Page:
Friday, 18 August 2017

The Buried Giant by Kazuo Ishiguro

While I was reading this book, I was swept along, absolutely enchanted. I wasn't sure where it was going, and it was entirely unlike anything I'd read before, and I was loving it. Now I'm done, and I'm perhaps a little perplexed about where we ended up, or what it all meant, but the journey was so enjoyable I would have a hard time regretting the ride. And perhaps the feeling like the meaning is a wisp of fog just out of reach fits very well with the book as a whole.

In the way that life has of handing you little synchronicities, I have just started working on learning a new Tarot deck, one that came my way when a coworker said that she'd had it for a while and would never use it, would I like it? I gave it a good home, and am now finally settling down to familiarize myself, in a long process that will take me months to a year before I feel anywhere near comfortable enough with it to read for others using that deck. The synchronicity comes in because it's the Arthurian Tarot, so I was reading The Buried Giant while learning that the Knight of Pentacles in this deck is Sir Bors, and the Emperor is, predictably, Arthur. Or last night, when the card that came out of the deck for me to think about was Stone Five, a card of a standing stone in a barren field during a blizzard, with no shelter and nowhere to hide from the elements that batter it.

What I'm getting at, in addition to my excitement at embarking on learning a new Tarot deck, is Arthuriana, and trying to interact with it in a way that is open to interpretation and movement of meaning, which I feel this process has in common with Ishiguro's work. The Buried Giant is set in post-Arthur Britain, with Briton and Saxons settlements side by side, and a mist over the land that shrouds memories and dulls disagreements, paralyzing and soothing at the same time.

This is the story of an old Briton couple, Axl and Beatrice, who are unhappy in the community in which they live, cold and no longer allowed to have candles in their small dwelling. They resolve to walk to their son's village, which is, they're sure, not that far away. Most of their past has faded in the mist that surrounds the land, but nevertheless, they set out.

On the way, they  meet a Saxon warrior, a boy who his village believed to have been bitten by an ogre, a monastery with some very odd practices, and, oh yes, Sir Gawain. The warrior is there to kill the dragon whose breath covers the land and causes the amnesia, but Gawain claims that quest as his own.

In between moments of forgetfulness, vague hints of the shared past of Axl and Beatrice emerge, worries that they would not be as dear to each other with full memories as without, and this is a microcosm of the larger theme of the impact of forgetfulness on the world. Would it solve divisions of tribe and history? Would it take away more than it gives? Would people still be whole people without substantial parts of their memories?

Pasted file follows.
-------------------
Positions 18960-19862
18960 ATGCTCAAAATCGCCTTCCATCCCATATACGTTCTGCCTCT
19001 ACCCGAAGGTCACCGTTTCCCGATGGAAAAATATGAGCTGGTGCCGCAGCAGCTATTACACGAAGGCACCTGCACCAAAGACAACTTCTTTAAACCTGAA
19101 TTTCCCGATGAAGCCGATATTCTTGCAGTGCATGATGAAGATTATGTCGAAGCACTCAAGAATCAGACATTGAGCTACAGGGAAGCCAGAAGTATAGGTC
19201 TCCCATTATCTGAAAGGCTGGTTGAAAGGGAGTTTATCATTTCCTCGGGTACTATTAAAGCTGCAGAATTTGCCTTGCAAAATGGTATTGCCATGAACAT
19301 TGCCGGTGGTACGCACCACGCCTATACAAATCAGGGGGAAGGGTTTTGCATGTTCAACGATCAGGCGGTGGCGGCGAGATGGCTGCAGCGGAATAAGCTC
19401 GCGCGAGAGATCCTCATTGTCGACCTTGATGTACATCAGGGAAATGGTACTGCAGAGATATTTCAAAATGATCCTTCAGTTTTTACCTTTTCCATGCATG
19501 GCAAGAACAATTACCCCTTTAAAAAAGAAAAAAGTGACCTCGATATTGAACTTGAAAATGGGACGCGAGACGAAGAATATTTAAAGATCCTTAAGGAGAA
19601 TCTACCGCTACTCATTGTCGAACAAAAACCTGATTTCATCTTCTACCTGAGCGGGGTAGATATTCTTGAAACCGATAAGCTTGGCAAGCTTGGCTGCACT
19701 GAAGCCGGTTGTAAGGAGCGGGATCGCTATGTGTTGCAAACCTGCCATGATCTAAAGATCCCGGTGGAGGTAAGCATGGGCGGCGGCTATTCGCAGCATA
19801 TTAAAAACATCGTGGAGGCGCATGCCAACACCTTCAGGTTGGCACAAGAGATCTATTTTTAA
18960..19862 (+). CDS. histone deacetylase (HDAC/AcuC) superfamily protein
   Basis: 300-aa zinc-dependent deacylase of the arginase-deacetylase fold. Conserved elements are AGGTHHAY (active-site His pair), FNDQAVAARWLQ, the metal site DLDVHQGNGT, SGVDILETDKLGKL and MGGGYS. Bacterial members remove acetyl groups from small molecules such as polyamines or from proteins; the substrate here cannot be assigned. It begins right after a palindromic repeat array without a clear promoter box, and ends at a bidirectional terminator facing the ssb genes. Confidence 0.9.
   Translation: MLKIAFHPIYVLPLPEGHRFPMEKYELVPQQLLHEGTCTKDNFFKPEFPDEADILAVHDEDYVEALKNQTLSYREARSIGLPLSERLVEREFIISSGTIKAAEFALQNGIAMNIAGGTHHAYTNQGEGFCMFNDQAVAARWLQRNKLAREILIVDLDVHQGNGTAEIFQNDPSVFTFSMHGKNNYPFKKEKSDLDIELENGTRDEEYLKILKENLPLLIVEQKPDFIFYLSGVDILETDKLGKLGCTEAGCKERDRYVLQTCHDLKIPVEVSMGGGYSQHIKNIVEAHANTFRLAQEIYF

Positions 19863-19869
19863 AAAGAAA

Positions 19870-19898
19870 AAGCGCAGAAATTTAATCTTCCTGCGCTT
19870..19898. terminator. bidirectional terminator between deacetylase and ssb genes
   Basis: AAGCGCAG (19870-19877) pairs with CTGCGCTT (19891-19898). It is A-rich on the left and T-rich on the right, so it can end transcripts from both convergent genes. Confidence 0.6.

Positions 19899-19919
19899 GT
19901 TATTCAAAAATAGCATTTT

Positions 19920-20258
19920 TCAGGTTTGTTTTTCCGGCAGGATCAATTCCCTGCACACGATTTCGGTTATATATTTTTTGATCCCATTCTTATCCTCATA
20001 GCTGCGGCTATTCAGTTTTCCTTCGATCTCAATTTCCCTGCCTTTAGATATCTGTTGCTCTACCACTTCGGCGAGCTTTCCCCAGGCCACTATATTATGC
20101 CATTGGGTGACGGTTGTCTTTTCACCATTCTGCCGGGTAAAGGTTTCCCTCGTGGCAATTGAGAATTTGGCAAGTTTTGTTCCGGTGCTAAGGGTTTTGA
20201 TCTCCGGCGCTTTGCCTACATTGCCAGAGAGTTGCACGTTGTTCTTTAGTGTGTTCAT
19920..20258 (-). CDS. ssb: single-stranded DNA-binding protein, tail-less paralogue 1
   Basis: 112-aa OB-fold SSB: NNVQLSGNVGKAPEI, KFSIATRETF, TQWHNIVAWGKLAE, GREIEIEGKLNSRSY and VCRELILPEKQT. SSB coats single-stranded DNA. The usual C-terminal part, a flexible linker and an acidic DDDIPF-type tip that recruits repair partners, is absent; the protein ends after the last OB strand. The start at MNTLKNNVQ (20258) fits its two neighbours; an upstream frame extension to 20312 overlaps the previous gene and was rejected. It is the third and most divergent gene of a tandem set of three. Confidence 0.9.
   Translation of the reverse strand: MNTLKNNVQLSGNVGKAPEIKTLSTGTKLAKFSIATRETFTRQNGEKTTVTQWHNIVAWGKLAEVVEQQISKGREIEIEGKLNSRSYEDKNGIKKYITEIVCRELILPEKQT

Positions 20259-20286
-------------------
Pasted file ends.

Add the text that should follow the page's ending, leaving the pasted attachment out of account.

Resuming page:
What we see may not be warfare, but it's far from free from petty suspicion and even mob justice. The boy bitten by the ogre is almost killed by villagers who suspect that he may turn into an ogre himself. They are suspicious of strangers, but know not why.

What could be bad enough to want a cloud of forgetfulness to settle over the land? Ishiguro carefully does not say, but knowledge of the Arthur myth and several hints in the book lead in a certain direction. Look for the worst thing King Arthur is ever reputed to have done, and you have a place to start.

The question I'm left with is...is there more? I liked this book a whole lot, and yet I wonder if I missed something. Were Axl and Beatrice supposed to be larger figures from the Arthurian myth than is completely obvious? There's a reference to adultery, which leads me down one path, and a bit at the end about recognizing the boatman who is going to ferry them across the water to and island. I just don't feel like I know, and I'm not sure if I should know.

But I'm okay if I don't. This is strangely about memory collective and personal, about old age and love, about life coming to a close and what comes after, all in elegant prose that was delightful to drift through.

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